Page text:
mrs. crunch sandwich
This is my own favorite deity in the croque monsieur/croque madame/croque-whatever pantheon. It borrows from Jaques Pepin and uses chicken in place of ham; it takes from sadistic cafe owners everywhere and lays the béchamel on thick. And it has bacon just because (though it’s perfectly fine without).
Look on my sandwich, ye Mighty, and despair.
The croque monsieur (Mr. Crunch) is a French bar and cafe staple, almost a cliche, really. It’s delicious—ham, gruyère, and good white bread, grilled or baked in butter, sometimes with white sauce and sometimes without. The croque madame (Mrs. Crunch) adds a soft-yolked egg. But any combination of things is bound to taste good when slathered in béchamel and cooked till toasty. Indeed, Wikipedia says that you can find variations cutely named the croque norvegien (smoked salmon in place of ham), croque provencal (with tomato), and (hilariously!) croque senor (with salsa).
Simple croque monsieurs make excellent late night après-bar snack. This elaborate version is better eaten for a late lunch, with a cup of coffee and a newspaper.
Favorite croque madame
First, gather your ingredients. For two sandwiches, you will want:
- two thin slices off a large white miche or boule, large enough to cut into two sandwiches. Or any other sturdy white bread that will grill well.
- Dijon-style mustard.
- bacon (totally optional)
- chopped chives
- a couple ounces of grated Gruyère or Emmentaler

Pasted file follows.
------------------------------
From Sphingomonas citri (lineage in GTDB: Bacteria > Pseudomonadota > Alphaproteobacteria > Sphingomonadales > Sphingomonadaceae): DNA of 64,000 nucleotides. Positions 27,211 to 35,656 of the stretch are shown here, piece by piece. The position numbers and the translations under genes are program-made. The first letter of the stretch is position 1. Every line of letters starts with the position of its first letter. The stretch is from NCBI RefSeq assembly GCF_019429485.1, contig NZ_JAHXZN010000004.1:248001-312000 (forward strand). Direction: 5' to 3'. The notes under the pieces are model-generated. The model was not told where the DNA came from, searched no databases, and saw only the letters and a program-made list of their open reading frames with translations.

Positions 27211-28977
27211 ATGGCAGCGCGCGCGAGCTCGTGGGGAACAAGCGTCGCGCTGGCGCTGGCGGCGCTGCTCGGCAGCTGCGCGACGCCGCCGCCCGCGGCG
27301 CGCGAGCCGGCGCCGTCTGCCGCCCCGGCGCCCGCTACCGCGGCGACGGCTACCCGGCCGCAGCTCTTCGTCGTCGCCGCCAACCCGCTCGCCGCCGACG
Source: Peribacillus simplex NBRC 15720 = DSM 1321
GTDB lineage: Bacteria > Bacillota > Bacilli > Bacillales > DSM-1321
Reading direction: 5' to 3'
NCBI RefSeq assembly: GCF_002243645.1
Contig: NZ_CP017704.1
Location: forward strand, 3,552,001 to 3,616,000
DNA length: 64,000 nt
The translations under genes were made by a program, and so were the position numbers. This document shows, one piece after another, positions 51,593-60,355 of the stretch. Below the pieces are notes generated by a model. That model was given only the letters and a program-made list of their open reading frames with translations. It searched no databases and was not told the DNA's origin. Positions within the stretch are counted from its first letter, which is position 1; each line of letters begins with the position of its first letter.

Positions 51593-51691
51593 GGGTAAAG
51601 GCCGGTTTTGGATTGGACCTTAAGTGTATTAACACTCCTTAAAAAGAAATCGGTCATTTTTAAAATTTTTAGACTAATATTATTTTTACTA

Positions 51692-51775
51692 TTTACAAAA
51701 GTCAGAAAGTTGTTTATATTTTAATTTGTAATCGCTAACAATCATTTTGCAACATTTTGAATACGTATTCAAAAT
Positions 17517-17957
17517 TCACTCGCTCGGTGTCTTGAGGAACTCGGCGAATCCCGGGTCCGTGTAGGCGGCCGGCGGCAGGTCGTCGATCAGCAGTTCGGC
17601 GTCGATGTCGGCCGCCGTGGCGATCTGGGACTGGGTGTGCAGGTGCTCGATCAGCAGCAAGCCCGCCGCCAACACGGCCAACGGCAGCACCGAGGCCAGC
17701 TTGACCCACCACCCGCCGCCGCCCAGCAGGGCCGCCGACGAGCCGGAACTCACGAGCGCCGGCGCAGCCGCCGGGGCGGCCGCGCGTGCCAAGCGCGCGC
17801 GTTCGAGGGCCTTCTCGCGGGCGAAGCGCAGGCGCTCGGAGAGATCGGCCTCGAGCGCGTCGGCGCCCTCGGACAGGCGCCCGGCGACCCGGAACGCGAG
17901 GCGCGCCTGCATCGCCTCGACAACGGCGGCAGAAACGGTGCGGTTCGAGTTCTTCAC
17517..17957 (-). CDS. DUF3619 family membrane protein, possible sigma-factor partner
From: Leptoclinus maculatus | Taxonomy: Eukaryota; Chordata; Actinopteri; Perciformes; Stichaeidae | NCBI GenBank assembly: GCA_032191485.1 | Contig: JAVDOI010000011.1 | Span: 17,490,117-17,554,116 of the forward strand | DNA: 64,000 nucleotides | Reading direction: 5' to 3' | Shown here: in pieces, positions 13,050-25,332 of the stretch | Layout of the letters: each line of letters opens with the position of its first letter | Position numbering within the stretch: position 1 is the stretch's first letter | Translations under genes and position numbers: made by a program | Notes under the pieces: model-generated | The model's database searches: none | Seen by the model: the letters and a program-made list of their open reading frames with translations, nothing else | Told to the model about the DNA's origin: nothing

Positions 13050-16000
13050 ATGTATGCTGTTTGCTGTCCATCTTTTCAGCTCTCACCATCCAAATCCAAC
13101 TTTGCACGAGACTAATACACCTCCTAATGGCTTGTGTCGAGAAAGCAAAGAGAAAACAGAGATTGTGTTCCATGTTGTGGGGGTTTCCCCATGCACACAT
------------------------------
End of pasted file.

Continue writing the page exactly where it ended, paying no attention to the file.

- cooked chicken, sliced thin, or good-quality ham
You will also need:
- two tablespoons of butter, divided
- two eggs
- a tablespoon of flour
- a cup of milk (skim is fine)
Make a béchamel. For two sandwiches, melt one tablespoon of the butter in a small skillet. Whisk in the flour and cook, stirring, until it goes dark blond. Whisk in the milk and bring to a boil, whisking all the while. The sauce will thicken once it boils fully. Season with salt, pepper, and a very little nutmeg; set aside and keep warm with a circle of parchment placed directly on the surface of the sauce (or just stir it once in a while to break up any skin).
Now assemble the sandwich. Lay up your slices of bread with insides facing up. On one side, spread a layer of sauce; top with half of the cheese and the chives (and the bacon, of using). On the other, spread a layer of mustard. Top with the chicken or ham. Invert one on top of the other and butter the topmost side of the bread.
Heat up a large skillet and grill the buttered side first until it is brown and toasty, pressing down once in a while. Butter the now-exposed face of the bread and flip the sandwich. Cook until it is brown on the second side, too; then transfer the sandwich to a baking sheet and wipe out the skillet.
Preheat the broiler. Spread the top of the sandwich thickly with béchamel and sprinkle with the remaining cheese. Broil for two minutes or so, until the sauce and cheese are both brown and bubbling. Turn off the broiler and put the sandwich in the lowest part of the oven to keep warm.
Fry your eggs in the remaining butter, coaxing the whites into a nice compact shape if your eggs aren’t spanking-fresh. Put an egg on each sandwich.
Serve with a sharp knife, a fork, a very simple salad, and possibly a 5-mile run.